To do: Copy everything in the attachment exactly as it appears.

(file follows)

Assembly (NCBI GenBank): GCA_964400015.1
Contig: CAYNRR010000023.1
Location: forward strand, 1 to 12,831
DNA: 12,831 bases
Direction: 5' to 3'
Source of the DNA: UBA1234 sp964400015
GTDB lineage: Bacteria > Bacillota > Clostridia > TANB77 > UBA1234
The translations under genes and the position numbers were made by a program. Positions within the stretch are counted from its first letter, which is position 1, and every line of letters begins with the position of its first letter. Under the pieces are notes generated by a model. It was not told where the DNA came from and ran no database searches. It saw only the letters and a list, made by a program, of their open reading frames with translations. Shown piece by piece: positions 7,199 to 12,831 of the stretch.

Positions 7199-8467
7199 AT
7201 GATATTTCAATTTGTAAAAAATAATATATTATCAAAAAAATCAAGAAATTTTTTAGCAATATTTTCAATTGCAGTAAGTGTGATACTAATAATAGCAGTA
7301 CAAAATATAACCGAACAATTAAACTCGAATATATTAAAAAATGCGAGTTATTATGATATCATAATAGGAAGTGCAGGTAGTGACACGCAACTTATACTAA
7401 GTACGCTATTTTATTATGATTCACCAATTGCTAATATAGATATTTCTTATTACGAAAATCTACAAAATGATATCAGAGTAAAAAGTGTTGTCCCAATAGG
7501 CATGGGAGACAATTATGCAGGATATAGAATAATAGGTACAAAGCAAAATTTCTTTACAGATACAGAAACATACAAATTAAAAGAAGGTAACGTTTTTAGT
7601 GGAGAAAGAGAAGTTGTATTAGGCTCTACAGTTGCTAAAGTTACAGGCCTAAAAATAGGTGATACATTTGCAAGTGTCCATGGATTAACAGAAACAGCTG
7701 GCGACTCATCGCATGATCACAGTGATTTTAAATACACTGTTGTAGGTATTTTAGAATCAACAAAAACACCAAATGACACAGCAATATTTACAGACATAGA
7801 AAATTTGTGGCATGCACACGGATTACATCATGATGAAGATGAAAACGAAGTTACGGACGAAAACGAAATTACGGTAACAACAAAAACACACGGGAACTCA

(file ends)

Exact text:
Assembly (NCBI GenBank): GCA_964400015.1
Contig: CAYNRR010000023.1
Location: forward strand, 1 to 12,831
DNA: 12,831 bases
Direction: 5' to 3'
Source of the DNA: UBA1234 sp964400015
GTDB lineage: Bacteria > Bacillota > Clostridia > TANB77 > UBA1234
The translations under genes and the position numbers were made by a program. Positions within the stretch are counted from its first letter, which is position 1, and every line of letters begins with the position of its first letter. Under the pieces are notes generated by a model. It was not told where the DNA came from and ran no database searches. It saw only the letters and a list, made by a program, of their open reading frames with translations. Shown piece by piece: positions 7,199 to 12,831 of the stretch.

Positions 7199-8467
7199 AT
7201 GATATTTCAATTTGTAAAAAATAATATATTATCAAAAAAATCAAGAAATTTTTTAGCAATATTTTCAATTGCAGTAAGTGTGATACTAATAATAGCAGTA
7301 CAAAATATAACCGAACAATTAAACTCGAATATATTAAAAAATGCGAGTTATTATGATATCATAATAGGAAGTGCAGGTAGTGACACGCAACTTATACTAA
7401 GTACGCTATTTTATTATGATTCACCAATTGCTAATATAGATATTTCTTATTACGAAAATCTACAAAATGATATCAGAGTAAAAAGTGTTGTCCCAATAGG
7501 CATGGGAGACAATTATGCAGGATATAGAATAATAGGTACAAAGCAAAATTTCTTTACAGATACAGAAACATACAAATTAAAAGAAGGTAACGTTTTTAGT
7601 GGAGAAAGAGAAGTTGTATTAGGCTCTACAGTTGCTAAAGTTACAGGCCTAAAAATAGGTGATACATTTGCAAGTGTCCATGGATTAACAGAAACAGCTG
7701 GCGACTCATCGCATGATCACAGTGATTTTAAATACACTGTTGTAGGTATTTTAGAATCAACAAAAACACCAAATGACACAGCAATATTTACAGACATAGA
7801 AAATTTGTGGCATGCACACGGATTACATCATGATGAAGATGAAAACGAAGTTACGGACGAAAACGAAATTACGGTAACAACAAAAACACACGGGAACTCA